Dr. David Florkowski, Dean of Trades and Technology at KPU, looks at one the university’s new programmable logic controller (PLC) trainers, currently in the KPU Tech think tank where professors are writing codes and assignments for the future Mechatronics and Advanced Manufacturing Technology program. (Samantha Anderson)

Cloverdale’s KPU Tech campus receives $500,000 to fund trades, tech equipment

Kwantlen Polytechnic University one of 15 post-secondary institutions to receive provincial funding

Kwantlen Polytechnic University will receive $500,000 from the provincial government to provide training equipment for its trades and tech students.

In a Tuesday announcement, B.C. Premier John Horgan revealed the province is investing more than $5.4 million in trades and tech equipment at 15 post-secondary schools across B.C.

Kwantlen Polytechnic University (KPU) was one of four post-secondary institutions to receive funding in the Lower Mainland. The vast majority of the $500,000 allotted to KPU will be spent at its Cloverdale Tech campus, as that is where most of the university’s trades training takes place.

Dr. David Florkowski, Dean of Trades and Technology at KPU, said that the funding will be spread evenly amongst the university’s trades programs, to both update aging equipment and fund new technology.

The $500,000 will address “a lot of our high needs,” he said, including purchasing new automotive lifts and funding power distribution demonstration labs that tie into KPU’s geothermal and solar training programs.

“The new equipment should put our students at industry standards, if not higher,” said Florkowski.

Future programs benefit as well

As well as upgrading and providing equipment to existing programs, the funds will also go towards KPU Tech’s future Mechatronics and Advanced Manufacturing Technology (MAMT) program. The MAMT program has been in the works for about 18 months, according to Florkowski, and KPU hopes to launch it this fall.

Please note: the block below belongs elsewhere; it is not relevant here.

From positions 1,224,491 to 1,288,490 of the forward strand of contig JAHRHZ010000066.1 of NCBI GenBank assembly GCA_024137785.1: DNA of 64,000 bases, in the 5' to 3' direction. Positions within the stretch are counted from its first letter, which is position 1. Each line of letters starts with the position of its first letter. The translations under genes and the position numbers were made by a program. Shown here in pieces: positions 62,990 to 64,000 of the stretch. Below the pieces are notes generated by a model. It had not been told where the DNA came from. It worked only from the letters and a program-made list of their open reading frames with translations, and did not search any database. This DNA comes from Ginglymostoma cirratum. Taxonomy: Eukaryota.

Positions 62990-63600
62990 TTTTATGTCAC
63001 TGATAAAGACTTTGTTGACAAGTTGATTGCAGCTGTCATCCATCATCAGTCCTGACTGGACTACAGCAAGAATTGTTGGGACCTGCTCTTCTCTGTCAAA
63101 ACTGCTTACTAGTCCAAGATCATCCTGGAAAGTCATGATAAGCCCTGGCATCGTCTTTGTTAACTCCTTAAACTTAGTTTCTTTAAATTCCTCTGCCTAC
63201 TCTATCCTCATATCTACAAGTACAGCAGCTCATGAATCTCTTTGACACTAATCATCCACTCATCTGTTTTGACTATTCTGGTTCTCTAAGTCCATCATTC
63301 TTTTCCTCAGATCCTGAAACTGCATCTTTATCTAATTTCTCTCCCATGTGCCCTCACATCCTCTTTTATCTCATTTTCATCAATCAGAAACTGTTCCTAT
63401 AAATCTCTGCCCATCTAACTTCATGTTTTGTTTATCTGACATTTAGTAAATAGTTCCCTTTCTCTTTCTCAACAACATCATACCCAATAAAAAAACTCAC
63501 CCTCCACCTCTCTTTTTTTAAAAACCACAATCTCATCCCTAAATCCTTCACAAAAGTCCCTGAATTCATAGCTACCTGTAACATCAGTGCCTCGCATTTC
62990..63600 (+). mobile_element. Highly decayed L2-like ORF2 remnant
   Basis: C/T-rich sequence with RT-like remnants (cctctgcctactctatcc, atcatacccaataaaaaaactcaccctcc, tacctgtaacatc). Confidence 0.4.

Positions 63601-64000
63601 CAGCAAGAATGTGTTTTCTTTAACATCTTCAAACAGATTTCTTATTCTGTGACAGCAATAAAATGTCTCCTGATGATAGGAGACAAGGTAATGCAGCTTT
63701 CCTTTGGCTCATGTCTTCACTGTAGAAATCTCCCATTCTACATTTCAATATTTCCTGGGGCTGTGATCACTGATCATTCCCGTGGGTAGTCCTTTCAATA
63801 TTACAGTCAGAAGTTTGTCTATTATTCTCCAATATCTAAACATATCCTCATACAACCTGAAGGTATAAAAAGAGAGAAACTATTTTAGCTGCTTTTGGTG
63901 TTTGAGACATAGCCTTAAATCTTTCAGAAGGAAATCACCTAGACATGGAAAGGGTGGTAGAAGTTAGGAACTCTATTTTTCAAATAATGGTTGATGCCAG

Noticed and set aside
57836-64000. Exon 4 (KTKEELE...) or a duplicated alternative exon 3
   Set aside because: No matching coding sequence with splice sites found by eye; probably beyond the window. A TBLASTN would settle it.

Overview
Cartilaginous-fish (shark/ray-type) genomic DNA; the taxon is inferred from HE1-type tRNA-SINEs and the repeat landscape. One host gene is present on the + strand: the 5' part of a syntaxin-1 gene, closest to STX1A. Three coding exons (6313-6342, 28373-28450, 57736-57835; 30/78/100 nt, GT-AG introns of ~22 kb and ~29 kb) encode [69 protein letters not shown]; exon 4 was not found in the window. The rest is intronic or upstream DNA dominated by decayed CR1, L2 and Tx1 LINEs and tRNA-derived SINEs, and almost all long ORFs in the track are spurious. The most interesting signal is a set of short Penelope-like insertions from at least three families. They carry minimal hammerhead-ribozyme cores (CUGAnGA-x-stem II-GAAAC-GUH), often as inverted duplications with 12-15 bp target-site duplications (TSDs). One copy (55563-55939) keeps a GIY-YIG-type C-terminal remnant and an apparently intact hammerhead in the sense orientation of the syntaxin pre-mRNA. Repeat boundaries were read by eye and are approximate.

As Florkowski explained it, “Mechatronics is actually a blend of two fields. It’s mechanics, so the movement of machines, and electronics, so the idea that you can control the machine.”

The blend of mechanical and electrical training required for the MAMT program is becoming more typical for trades workers. “That’s where technology is going,” said Florkowski. “It’s hard to be around equipment and only be an expert in one aspect of that equipment.”

The MAMT program will be a two year diploma. During the first year, students will earn level one and level two certifications to work on machines made by Siemens, one of the world’s largest high-tech manufacturers.

By the end of the first year, Florkowski said, the MAMT students will be able to program and troubleshoot Siemens machines. The second year of the program will focus on giving the students a mix of electrical, millwright and welding training so that the students will also be able to repair the machinery.

“Right now, if, say, a robotic arm breaks down, there’s no one to really fix it — or it takes several people to come in to fix it,” said Florkowski, adding it’s not unusual for a technician to be flown in from Germany to repair a Siemens machine.

Graduates of the new MAMT program will not only be able to program and operate that robotic arm, they will also be able to troubleshoot any problems that occur and make any needed repairs.

The $500,000 in provincial funding given to KPU will fund equipment that the university had already purchased for the MAMT program, including programmable logic controller (PLC) trainers and a small robotic arm.



editor@cloverdalereporter.com

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Mechatronics and Advanced Manufacturing Technology students will learn how to program, operate, troubleshoot and repair technology, such as this robot arm. (Samantha Anderson)

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